Blazing a trail in the charity sector

  • ’Inspirational’ Duncan Craig, scooped the Guardian’s Charity Trailblazer of the Year award for his work helping male victims of sexual abuse
  • The Chief Executive of Survivors Manchester beat tough competition and hopes it will provide a greater platform to talk about a taboo subject
  • The quality of the people shortlisted highlights the professionalism of those who work in the charity sector

In a sector where doing what you can to help others is the norm, you have to be extra special to stand out from your peers.

Duncan Craig, Chief Executive of Survivors Manchester, has done just that, scooping the prestigious Charity Trailblazer of the Year award, as voted for by readers of the Guardian newspaper and website.

Duncan founded Survivors Manchester in 2009 to support male victims of sexual abuse. A survivor of sexual abuse himself, Duncan – a qualified psychotherapist – now campaigns tirelessly on the issue.

“I hope that winning the award will help me achieve greater publicity for Survivors Manchester and, most importantly, provide me with new avenues to talk about the sexual abuse, rape and sexual exploitation of boys and men – a subject that still isn’t talked about often in the public arena,” says Duncan.

This year, five people were shortlisted for the annual Charity Trailblazer award. Nearly 6,000 people voted, with Duncan picking up 42% of the vote.

“I was absolutely blown away; overwhelmed that so many people had taken the time to vote for me,” he says. “It was amazing to be nominated and shortlisted, and to win is just something extraordinary.”

Nick Hoyle, Programme Manager at Zurich Community Trust, a registered charity, adds: “I have worked in the charity sector for 11 years and have met some fantastic people representing some wonderful charities, and Duncan is the most inspirational person I have met in that time.

I was absolutely blown away; overwhelmed that so many people had taken the time to vote for me. It was amazing to be nominated and shortlisted, and to win is just something extraordinary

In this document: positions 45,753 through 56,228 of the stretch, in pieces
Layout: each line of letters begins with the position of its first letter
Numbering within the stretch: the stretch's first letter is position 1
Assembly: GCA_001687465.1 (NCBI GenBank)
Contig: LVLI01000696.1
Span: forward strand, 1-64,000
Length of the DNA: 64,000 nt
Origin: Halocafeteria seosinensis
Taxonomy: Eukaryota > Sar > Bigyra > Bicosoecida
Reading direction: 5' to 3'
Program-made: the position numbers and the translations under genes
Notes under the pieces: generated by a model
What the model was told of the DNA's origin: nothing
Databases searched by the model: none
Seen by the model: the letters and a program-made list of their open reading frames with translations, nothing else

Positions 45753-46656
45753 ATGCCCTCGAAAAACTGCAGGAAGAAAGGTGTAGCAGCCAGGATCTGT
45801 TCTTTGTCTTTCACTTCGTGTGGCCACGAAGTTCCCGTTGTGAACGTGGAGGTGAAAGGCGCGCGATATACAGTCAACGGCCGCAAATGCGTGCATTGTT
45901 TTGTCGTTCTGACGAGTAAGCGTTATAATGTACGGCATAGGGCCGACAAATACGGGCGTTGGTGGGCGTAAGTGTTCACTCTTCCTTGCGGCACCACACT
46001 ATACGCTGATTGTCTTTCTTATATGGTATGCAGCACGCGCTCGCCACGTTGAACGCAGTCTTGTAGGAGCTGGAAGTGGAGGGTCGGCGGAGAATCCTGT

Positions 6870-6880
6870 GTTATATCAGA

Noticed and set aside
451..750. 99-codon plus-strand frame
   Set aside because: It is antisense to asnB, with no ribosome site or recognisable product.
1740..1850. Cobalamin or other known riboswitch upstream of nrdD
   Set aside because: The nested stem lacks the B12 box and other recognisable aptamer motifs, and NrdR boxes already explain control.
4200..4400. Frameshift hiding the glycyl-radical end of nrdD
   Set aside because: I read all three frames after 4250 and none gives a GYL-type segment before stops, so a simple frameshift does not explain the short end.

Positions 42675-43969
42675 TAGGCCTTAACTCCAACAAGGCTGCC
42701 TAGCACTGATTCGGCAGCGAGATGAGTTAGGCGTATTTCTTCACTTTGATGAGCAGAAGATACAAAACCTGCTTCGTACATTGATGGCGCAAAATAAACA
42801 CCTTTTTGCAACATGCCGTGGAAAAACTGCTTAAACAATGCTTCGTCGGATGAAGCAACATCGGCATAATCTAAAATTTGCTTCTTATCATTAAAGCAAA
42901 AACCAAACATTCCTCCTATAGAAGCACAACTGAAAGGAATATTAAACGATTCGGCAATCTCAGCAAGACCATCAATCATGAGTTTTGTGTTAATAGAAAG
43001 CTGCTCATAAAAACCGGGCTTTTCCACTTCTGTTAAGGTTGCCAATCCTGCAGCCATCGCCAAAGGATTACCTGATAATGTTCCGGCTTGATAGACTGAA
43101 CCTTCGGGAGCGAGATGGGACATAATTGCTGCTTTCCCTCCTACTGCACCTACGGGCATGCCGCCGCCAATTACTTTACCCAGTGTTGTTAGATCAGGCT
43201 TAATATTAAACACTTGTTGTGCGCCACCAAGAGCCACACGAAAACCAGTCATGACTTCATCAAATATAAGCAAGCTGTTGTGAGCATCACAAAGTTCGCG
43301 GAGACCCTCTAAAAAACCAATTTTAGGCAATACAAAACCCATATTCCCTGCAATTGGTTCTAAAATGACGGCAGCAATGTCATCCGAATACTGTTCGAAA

Duncan Craig, Chief Executive of Survivors Manchester

“To experience what he did early in his life and to use that experience to try to achieve something positive is truly inspirational. He has overcome that, and his honesty and passion is changing attitudes in an under-funded and under-represented area of need.”

Tough competition

Duncan had tough competition, including Freda Casagrande, who – inspired by a trip to the Himalayas – gave up her high-profile career to focus on helping children in the region. She started up Hi-Cap UK, which has raised more than £100,000 to date.

Or Ruth Shelton, chief executive of Emmanuel House Support Centre, who stepped in three years ago to save the organisation – which supports homeless and vulnerable adults in Nottingham – from closure, by campaigning tirelessly for funding and donations.

“The shortlist was full of inspiring people and fantastic stories – and coming up with the shortlist alone was hard enough,” says Amy Brettell, part of the judging panel and Head of Charities and Social Organisations at Zurich.

Amy adds that the aim of the award was: “to shine a light on all the great work that happens in the charity sector. Although the winner was a chief executive, we had nominations from charity team leaders right the way up to the top of organisations.”

Duncan, who last year advised Channel 4’s Hollyoaks on a storyline involving the rape of a central male character, won an iPad Air 2, a day at the Guardian offices and bespoke mentoring from Zurich as his prize.

“Hopefully this award will help highlight that the charity sector is more innovative than people realise,” says Amy. “There is a lot of talk about how the charity sector can learn from business, but all the people nominated on this shortlist highlight just how professional and forward- thinking the sector is, and how it achieves incredible things. I think business can learn a lot from the voluntary sector too.”

* Zurich is running a series of free Charity Leaders Live events in conjunction with the Guardian, aimed at providing information and best practice for charities.